“FDOT has learned valuable lessons since the tragic events surrounding the FIU bridge collapse two years ago," FDOT Secretary Kevin J. Thibault, P.E., said in a statement. "The department has worked closely with the NTSB and local partners to ensure proactive safety measures are included in the plans for this much-needed bridge. The department will ensure all safety measures are in place and are followed so we may provide a safe option for pedestrians in this high-traffic area.”

Although FDOT is also slated to choose the project’s new design, the Department intends to consult with FIU on the aesthetics. The collaboration comes as an FIU spokesperson reports that the new bridge must still hew to the original vision and that designing a “signature bridge” is a condition of the federal TIGER grants.

Overall, the design build project is slated to cost $14.6 million. However, the infrastructure plans to be paid for using $9.5 million received as a contractor settlement from the failed bridge, roughly $3.3 million in federal TIGER grants and other unspecified grants from the state and other agencies.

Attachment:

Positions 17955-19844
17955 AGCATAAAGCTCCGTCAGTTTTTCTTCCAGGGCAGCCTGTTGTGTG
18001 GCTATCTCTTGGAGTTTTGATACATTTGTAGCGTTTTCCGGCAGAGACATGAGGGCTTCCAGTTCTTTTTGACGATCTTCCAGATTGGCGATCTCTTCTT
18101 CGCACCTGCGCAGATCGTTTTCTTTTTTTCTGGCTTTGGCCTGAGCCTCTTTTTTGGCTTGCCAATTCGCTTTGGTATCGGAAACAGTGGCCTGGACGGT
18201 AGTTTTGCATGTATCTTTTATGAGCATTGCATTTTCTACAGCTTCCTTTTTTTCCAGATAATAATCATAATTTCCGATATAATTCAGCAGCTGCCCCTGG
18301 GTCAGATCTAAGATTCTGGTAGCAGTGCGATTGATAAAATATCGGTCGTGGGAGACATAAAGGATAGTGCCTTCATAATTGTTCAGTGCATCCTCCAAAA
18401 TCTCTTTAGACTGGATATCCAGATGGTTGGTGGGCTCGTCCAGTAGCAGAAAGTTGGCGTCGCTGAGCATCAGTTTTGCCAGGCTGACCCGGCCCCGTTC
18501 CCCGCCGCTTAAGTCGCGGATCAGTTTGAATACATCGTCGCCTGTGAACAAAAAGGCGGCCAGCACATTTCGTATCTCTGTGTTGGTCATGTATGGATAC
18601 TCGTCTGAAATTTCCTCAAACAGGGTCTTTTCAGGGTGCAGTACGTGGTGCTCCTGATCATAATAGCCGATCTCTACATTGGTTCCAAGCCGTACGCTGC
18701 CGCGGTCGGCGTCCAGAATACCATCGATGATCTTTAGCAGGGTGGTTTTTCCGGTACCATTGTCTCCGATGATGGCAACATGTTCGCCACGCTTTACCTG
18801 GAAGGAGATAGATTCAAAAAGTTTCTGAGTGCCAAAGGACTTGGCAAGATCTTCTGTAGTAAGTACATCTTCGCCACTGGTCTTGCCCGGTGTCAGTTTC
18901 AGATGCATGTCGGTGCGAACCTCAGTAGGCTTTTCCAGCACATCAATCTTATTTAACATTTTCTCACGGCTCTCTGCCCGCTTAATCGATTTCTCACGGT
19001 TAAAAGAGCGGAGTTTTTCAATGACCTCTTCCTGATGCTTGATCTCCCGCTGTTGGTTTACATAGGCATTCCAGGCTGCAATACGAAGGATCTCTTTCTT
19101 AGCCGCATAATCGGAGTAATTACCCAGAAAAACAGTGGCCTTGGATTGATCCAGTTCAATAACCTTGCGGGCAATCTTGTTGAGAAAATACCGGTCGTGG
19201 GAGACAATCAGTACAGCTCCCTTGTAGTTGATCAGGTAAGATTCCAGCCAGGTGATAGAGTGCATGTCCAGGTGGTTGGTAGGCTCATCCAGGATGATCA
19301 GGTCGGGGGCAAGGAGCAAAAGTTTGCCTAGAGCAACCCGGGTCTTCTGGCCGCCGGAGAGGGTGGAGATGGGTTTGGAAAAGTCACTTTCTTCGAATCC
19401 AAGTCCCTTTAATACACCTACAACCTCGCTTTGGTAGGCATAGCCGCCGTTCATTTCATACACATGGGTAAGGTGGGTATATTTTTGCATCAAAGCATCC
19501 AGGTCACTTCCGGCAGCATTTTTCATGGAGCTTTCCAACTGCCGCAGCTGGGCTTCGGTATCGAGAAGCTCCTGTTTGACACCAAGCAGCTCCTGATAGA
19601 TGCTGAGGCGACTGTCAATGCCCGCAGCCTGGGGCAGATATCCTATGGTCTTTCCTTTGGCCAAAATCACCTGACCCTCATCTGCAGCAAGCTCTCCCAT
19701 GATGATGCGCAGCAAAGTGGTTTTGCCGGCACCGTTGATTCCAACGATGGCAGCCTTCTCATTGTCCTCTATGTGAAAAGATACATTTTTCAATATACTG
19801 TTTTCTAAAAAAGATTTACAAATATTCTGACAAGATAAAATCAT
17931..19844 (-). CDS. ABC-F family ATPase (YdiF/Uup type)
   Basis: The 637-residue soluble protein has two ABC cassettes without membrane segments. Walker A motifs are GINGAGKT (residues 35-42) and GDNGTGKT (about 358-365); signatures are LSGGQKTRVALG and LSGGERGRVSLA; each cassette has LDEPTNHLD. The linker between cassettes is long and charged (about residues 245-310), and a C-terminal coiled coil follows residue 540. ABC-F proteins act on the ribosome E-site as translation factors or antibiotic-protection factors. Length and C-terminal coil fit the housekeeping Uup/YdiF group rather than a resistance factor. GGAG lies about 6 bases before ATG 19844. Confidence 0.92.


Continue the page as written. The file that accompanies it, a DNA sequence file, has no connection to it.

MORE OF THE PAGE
While an official design has yet to be announced, FIU senior vice president Kenneth Jessell issued a statement saying that the structure planned to memorialize the victims of the 2018 accident.

“We look forward to working collaboratively with FDOT and the City of Sweetwater on the new bridge to help keep our students safe,” Jessell added.

Moving forward, the design process is slated to begin in early 2021 and will take roughly two years to complete. Construction of the bridge is also expected to take two years, suggesting a project completion date by 2025.

   

Tagged categories: Accidents; Bridges; Bridges; Construction; Department of Transportation (DOT); Design; Design build; Health and safety; NA; North America; NTSB (National Transportation Safety Board); Program/Project Management; Project Management; Upcoming projects

Comment from Kay Melcher, (5/13/2020, 10:20 AM)

Are they going to follow conventional (i.e., proven and safe) design and construction methods this time, or repeat their fabulous "innovative" approach?